Pāhoehoe flow cooling, discharge, and coverage rates from thermal image chronometry

Andrew J.L. Harris, Jonathan Dehn, Mike R. James, Christopher Hamilton, Richard Herd, Luigi Lodato, Andrea Steffke

Research output: Contribution to journalArticlepeer-review

27 Scopus citations


Theoretically- and empirically-derived cooling rates for active pāhoehoe lava flows show that surface cooling is controlled by conductive heat loss through a crust that is thickening with the square root of time. The model is based on a linear relationship that links log(time) with surface cooling. This predictable cooling behavior can be used assess the age of recently emplaced sheet flows from their surface temperatures. Using a single thermal image, or image mosaic, this allows quantification of the variation in areal coverage rates and lava discharge rates over 48 hour periods prior to image capture. For pāhoehoe sheet flow at Kīlauea (Hawai'i) this gives coverage rates of 1-5 m2/min at discharge rates of 0.01-0.05 m3/s, increasing to ∼40 m2/min at 0.4-0.5 m3/s. Our thermal chronometry approach represents a quick and easy method of tracking flow advance over a three-day period using a single, thermal snap-shot.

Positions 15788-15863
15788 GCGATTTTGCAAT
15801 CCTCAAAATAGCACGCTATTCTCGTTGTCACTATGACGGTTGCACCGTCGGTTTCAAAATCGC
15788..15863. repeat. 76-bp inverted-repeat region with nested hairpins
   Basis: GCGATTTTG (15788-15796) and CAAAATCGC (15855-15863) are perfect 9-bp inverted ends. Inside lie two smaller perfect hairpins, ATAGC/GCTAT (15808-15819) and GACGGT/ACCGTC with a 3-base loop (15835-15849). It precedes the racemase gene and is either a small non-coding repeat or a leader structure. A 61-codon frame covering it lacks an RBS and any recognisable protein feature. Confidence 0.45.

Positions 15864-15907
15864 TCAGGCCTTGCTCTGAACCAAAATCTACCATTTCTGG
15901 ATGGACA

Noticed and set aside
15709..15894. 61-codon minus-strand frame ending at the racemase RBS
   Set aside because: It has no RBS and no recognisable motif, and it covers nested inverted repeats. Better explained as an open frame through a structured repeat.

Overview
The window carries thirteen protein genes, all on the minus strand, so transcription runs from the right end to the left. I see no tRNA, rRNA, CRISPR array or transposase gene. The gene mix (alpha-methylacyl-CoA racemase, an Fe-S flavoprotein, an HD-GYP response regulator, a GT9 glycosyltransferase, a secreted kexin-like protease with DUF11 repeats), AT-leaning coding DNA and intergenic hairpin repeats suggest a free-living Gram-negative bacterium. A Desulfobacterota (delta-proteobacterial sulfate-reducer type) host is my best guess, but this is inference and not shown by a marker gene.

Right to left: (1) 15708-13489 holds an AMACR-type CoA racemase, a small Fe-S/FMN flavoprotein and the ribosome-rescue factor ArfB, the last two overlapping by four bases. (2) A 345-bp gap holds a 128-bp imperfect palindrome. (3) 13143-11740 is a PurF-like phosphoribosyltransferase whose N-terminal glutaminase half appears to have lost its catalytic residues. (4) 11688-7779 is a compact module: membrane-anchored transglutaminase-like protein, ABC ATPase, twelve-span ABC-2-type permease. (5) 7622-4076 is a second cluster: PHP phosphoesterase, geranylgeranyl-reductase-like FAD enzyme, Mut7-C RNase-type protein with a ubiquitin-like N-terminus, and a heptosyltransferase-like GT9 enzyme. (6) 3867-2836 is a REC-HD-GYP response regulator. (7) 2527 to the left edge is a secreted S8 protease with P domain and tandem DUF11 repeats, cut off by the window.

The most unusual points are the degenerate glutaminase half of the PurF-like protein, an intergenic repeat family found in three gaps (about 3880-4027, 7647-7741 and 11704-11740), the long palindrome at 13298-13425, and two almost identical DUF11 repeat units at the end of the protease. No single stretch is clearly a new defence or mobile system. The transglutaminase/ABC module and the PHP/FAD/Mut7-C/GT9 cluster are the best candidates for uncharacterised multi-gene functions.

Original languageEnglish (US)
Article numberL19303
JournalGeophysical Research Letters
Issue number19
StatePublished - Oct 16 2007

ASJC Scopus subject areas

  • Geophysics
  • General Earth and Planetary Sciences


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